Social status of a self-employed person
- Affiliation to a social security fund
- Payment of social security contributions
- What are your rights?
- Affiliation to a mutual insurance fund
Affiliation to a social security fund
As a self-employed worker, you must be affiliated with a social insurance fund for self-employed workers. Although you are free to choose which one, this must always be done by the start of the activities (list of social securiity funds).
If you do not respect this deadline, the National Institute for the Social Security of the Self-employed (NISSE) will request that you fix this irregularity, failing which you will be affiliated with the The National Fund for self-employed workers by default.
Payment of social security contributions
Contributions DUE FROM self-employed workers
Self-employed workers must pay contributions to their social security fund. At the start of each calendar quarter (January, April, July, and October), they receive a statement setting out the amounts due. The contributions must be paid no later than before the end of each quarter.
The amount of social contributions due as a self-employed worker depends on your professional income. There are minimum and maximum contributions. The contributions for a given year are normally established on the net amount of professional income three
years earlier (reference year). During your first three years of working as a freelancer, you will be charged a minimum provisional amount and at the end of the three years your contributions will be adjusted – and you may have a shock. Avoid large bills by estimating what your income will be and making payments in advance. You will be sent a bill at the beginning of each quarter (January, April, July and October) and you have to pay before the end of the quarter.
When you start up your business, there is of course no reference year. Moreover, you do not know what your real income will be. For this reason, as a starter, you pay a provisional contribution of the legal minimum until your income is known. Freelance workers starting up a main activity can choose between paying the legal minimum contributions or accepting an estimate of their income, which is more intelligent than paying the legal minimum
Contributions due from companies
Anyone who performs a self-employed activity and who forms a company in this respect must themselves, as well as the company, be affiliated with a social security fund. In fact, companies must pay an annual flat-rate fee to the social security fund.
What are your rights?
The social status of self-employed workers includes both obligations and rights. In exchange for the social contributions you pay every quarter, you are entitled to maternity benefit, child benefit, the reimbursement of health care expenses, bankruptcy insurance, incapacity for work insurance, an allowance in the event of palliative care and a pension. These social security rights are explained below.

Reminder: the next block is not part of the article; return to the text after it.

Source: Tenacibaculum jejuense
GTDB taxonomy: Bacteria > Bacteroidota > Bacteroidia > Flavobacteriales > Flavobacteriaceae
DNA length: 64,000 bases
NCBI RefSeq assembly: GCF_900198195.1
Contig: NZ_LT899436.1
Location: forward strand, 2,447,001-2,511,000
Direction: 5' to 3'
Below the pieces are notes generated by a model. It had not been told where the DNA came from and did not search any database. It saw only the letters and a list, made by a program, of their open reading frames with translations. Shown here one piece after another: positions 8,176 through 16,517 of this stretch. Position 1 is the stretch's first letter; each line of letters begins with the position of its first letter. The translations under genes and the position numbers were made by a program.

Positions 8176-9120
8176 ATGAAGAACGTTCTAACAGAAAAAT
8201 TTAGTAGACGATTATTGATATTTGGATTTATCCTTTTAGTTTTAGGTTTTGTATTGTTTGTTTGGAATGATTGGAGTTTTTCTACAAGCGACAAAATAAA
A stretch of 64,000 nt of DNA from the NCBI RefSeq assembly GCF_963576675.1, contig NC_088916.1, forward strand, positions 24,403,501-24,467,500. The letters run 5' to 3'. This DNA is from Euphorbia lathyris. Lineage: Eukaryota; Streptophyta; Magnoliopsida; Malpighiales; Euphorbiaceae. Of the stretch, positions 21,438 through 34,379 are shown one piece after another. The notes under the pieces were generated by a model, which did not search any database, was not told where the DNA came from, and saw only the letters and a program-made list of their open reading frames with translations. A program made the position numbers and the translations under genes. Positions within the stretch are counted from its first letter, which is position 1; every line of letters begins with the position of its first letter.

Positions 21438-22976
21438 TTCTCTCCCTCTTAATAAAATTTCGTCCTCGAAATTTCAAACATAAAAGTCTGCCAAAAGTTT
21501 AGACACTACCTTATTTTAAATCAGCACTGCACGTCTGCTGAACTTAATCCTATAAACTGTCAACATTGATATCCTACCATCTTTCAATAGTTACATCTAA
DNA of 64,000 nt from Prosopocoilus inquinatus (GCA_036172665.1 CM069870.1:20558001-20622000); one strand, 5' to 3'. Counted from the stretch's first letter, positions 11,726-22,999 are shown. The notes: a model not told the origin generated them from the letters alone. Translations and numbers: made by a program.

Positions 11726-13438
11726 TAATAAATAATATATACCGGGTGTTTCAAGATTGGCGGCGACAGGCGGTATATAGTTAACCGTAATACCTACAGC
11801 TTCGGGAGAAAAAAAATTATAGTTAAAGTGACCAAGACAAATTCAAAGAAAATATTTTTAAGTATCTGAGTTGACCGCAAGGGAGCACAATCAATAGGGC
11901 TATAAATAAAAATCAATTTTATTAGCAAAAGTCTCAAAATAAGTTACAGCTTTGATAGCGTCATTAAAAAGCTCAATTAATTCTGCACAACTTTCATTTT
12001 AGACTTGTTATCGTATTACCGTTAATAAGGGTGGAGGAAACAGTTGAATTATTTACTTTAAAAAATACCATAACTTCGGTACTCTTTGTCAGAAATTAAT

Rights to family benefits include:
- birth allowances or adoption grants;
- monthly family allowances;
- other benefits such as age supplements and orphan allowances.
Compulsory sickness insurance
As of January 2008, the social security contributions paid by self-employed persons automatically entitle them to full cover for compulsory health insurance, in the same way as employed persons and civil servants. Consequently, they receive the same level of reimbursement for medical treatment and medication and are no longer required to pay additional contributions for ‘small risks’ insurance.
To benefit from health insurance payments, the newly self-employed must take the following steps:
- Join a social security fund, into which they pay quarterly social security contributions
- Register with a mutual health insurance fund
As a self-employed person, you are legally insured against loss of income due to work disability, but you receive only a modest benefit (starting from the second month and lasting up to 12 months). You can insure your income during a period of incapacity for work by taking out a Guaranteed Income insurance.
If a self-employed woman (or assisting spouse) becomes pregnant, she is entitled to twelve weeks’ pre- and post-natal leave (nine of whco are flexible). During this time off work, she is paid a replacement income. To compensate self-employed women for an early return to work, they are now entitled to 105 free service vouchers to be used within the eight months following the birth.
A self-employed person's pension is calculated in the same way as an employee’s pension: based on the paid social security contributions and the number of years worked. As a self-employed person, you pay less in social security contributions, so in most cases your pension will be lower than that of an employee.
However, aside from the regular pension saving schemes, you can take out a pension saving insurance that is advantageous in terms of taxation, a Voluntary Supplementary Pension for the Self-Employed.
Social insurance in the case of bankruptcy
This benefit is only granted once in the career of the freelance worker.The freelance worker retains his rights...
- to healthcare and family allowances during 4 quarters
- may temporarily receive compensation (payment of a monthly allowance for up to 12 months);
Affiliation to a mutual insurance fund
To be able to benefit from health and disability insurance benefits, self-employed workers must register with the mutual insurance fund of their choice.